News : Cover story
Gordon Masterton, chairman of the ICE structural and building board, was in urgent demand by the national media to comment on the collapse of the twin towers.
On Tuesday 11 September, during a routine Council meeting at One Great George Street, I was called out by the ICE’s communications director. The words he spoke barely sank in, and left a gnawing ache in the pit of my stomach.
Two planes had struck the twin towers of the World Trade Centre.
As chairman of the structural and building board, would I speak to the media who were hungry for information?
The next few hours were spent talking to journalists, science correspondents and radio presenters trying to offer an engineering perspective on the unthinkable events as they unfolded.
In one of the interviews, as I heard my voice describe the likely sequence of events which led to the final catastrophic collapses, I realised I was speaking words which no civil engineer would ever want to speak. This was no ‘whatif’ scenario. This was no simulation for a risk assessment. This had happened. This was real. Two of the largest structures in the world had been rendered into rubble in the space of an hour and a half.
That day, the confidence we placed in our basic building blocks of civilisation - the lasting, permanent achievement we display and celebrate in our built environment - was shaken to the roots. Our peacetime cities, which represent the energy and vibrancy of a flourishing culture, were shown to be vulnerable to a shocking act of terror.
How should we, as engineers, react? What can WE do to help the world come to terms with this attack? I am sure I am not alone in having an instinctive first reaction that we must ensure that our tall buildings are made so robust and impregnable that they will shrug off any such attack in the future. But let us think this through. It was not the first strike that felled the towers.
The planes slammed into the buildings but broke up on impact so that they were almost surreally absorbed. The towers barely flinched. The plane engines would do significant local damage, but the rest of the plane would be sliced into pieces by the steel boxsection columns of the towers.
The fatal damage was done by the plane debris and 30 tonnes of aviation fuel being hurled into the open plan floors of the building in a 1,000degreesC fireball, starting an inferno which was way beyond the capacity of a sprinkler system.
These systems are designed to douse fires fuelled only by furniture and fittings. And burning planes need foam to fight them, not water.
How could we prevent that? By designing buildings with windowless, dense, impermeable armour-plating? But who wants to live or work in a nuclear bunker in the sky? Even if we could, or would, armour plate our tall buildings, what about lower height targets? The Houses of Parliament, Buckingham Palace, St Paul’s Cathedral. All of them powerful symbols of our nationhood. Do we clad these in armour plate?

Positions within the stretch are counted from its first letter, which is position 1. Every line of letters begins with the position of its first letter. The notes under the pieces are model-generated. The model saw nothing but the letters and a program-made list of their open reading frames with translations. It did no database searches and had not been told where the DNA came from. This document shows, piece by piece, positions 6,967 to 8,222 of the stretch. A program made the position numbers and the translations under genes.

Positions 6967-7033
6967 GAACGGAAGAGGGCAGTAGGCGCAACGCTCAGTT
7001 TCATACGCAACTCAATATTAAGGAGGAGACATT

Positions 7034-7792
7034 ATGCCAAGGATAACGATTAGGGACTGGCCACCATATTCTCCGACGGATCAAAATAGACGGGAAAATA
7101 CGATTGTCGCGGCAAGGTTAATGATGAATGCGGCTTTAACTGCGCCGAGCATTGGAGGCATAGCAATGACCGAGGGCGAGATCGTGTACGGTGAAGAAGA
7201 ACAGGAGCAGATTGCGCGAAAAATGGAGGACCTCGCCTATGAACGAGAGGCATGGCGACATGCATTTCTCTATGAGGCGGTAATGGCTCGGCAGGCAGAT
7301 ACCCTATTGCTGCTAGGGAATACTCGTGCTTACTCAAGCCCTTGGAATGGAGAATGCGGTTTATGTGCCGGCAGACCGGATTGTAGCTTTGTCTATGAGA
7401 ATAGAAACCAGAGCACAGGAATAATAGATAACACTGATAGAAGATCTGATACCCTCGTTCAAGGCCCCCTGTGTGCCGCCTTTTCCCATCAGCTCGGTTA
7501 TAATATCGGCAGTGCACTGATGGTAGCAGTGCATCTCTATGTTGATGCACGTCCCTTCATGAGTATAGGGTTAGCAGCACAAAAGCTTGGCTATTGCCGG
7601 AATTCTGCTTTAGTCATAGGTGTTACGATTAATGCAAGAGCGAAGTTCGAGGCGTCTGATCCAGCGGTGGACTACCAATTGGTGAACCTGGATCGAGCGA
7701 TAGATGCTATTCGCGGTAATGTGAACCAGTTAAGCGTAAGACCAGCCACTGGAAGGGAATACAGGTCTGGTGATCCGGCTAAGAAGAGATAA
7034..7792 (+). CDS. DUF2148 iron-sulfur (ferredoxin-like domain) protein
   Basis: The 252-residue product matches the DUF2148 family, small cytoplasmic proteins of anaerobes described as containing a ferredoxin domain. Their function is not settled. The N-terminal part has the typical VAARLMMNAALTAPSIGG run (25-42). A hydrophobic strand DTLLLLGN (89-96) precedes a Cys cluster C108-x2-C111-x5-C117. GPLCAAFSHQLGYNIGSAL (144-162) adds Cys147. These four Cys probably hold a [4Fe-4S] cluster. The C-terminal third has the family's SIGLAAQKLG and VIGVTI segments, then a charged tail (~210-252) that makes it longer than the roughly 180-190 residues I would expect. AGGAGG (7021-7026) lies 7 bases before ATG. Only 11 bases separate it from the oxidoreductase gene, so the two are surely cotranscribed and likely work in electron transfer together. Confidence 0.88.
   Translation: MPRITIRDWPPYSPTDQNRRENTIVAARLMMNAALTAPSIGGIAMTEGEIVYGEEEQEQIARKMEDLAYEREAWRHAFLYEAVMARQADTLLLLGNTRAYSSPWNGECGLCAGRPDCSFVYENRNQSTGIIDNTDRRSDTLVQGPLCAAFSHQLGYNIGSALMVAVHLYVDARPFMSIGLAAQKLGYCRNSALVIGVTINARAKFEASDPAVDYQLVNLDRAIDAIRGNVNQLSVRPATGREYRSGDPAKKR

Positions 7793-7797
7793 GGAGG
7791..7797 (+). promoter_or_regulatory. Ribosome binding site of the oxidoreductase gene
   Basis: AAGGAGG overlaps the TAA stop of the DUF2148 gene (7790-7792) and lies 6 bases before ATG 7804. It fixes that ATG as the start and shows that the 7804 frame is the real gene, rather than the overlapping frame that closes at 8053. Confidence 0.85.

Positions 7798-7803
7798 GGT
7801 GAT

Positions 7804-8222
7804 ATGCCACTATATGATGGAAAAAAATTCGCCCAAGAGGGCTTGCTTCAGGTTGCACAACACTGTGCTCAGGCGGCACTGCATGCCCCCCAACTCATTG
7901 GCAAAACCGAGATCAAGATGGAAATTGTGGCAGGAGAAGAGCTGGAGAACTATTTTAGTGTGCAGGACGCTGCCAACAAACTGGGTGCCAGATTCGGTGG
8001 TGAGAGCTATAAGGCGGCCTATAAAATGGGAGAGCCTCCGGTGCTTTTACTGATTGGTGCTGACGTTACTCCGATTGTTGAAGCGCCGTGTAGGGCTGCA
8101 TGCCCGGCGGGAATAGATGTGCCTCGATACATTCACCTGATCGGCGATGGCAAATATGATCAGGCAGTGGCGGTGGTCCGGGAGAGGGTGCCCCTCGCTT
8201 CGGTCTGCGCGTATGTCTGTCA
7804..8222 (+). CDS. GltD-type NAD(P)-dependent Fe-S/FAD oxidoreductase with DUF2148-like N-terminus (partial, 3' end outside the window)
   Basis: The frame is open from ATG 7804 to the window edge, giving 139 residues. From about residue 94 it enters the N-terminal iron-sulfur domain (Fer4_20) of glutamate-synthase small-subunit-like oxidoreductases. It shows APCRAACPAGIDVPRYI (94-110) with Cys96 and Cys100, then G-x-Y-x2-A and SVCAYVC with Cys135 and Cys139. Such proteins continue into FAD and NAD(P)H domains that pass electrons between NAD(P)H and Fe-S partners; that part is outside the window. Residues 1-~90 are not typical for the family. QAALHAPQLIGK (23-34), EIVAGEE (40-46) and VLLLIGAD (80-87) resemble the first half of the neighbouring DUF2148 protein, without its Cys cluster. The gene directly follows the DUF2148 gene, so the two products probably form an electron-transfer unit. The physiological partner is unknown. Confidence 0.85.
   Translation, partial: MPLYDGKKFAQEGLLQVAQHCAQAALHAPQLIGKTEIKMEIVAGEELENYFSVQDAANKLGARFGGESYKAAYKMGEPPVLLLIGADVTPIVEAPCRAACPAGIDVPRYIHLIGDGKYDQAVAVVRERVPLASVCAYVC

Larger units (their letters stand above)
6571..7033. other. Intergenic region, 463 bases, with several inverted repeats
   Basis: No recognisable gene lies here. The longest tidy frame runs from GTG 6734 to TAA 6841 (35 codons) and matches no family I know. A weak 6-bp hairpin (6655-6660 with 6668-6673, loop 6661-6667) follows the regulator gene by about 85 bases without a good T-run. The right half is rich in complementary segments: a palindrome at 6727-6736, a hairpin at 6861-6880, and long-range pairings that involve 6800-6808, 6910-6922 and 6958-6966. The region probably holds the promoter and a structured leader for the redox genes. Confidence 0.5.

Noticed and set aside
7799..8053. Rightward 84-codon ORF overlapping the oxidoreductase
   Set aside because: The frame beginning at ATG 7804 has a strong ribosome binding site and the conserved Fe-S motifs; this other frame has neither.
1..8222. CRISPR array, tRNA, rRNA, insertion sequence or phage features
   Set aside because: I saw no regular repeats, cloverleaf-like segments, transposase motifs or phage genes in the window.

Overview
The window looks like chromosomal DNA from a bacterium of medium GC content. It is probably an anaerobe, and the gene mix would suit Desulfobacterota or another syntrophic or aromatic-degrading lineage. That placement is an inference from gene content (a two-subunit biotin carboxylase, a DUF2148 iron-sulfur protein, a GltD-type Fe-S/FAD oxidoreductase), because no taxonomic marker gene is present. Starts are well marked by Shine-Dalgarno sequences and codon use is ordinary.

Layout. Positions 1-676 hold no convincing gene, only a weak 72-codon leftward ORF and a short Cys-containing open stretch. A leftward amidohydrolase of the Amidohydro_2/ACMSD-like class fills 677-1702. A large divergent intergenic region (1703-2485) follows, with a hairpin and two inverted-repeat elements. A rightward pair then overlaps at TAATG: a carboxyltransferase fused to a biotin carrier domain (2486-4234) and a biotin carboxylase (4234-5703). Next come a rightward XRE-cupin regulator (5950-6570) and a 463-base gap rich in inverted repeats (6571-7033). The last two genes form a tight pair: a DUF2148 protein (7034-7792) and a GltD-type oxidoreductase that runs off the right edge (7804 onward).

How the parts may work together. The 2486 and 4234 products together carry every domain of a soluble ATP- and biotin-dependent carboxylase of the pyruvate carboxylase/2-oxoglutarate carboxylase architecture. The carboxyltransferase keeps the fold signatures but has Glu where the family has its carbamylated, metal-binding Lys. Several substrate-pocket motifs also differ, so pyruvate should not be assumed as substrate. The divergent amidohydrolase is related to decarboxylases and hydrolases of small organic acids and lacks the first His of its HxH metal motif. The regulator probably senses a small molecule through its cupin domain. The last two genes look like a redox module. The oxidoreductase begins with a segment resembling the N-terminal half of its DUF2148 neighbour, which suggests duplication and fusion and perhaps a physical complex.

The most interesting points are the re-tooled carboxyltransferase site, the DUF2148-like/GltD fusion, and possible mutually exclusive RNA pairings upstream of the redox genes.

Living in cities with buildings that we admire and enjoy, and which in turn inspire us, is one of our basic freedoms. We cannot and should not rush in to re-examining our building techniques. We cannot react to the events in New York by cowering away in darkened bunkers. We must not turn our cities into fortresses. That in itself would be a victory for terror.
So, while there may be lessons from the World Trade Centre attack (and this may lie in providing much more robust protection to the means of escape), we should not expect our buildings to perform miracles. Civilian airliners in the hands of suicidal fanatics are deadly and terrible weapons capable of delivering mass destruction.
But even if we developed buildings impregnable to Boeing 747s, would not terrorists turn to other means of delivery of whatever warped message they want to deliver? Poisoning the water supply? Biological warfare?
As engineers our best response is to keep a measured, calm perspective on the events of Tuesday. Skyscrapers have served us very well indeed. They are a success story. Hundreds of thousands of people live and work in them throughout the world, and deserve to continue to feel secure.
The measured approach to this particular risk is not to try to anticipate targets of a future terrorist attack and make them impregnable. The targets and nature of attacks would simply then be changed. Terrorists attack the soft underbelly of civilisation. The measured approach is to minimise the risk of recurrence of any trigger event to as close to zero as we can. This is an issue of security, of politics, of the resolution of deep conflicts.
Fortress cities are not the answer to terrorism. For humanity’s sake, let’s hope we find one.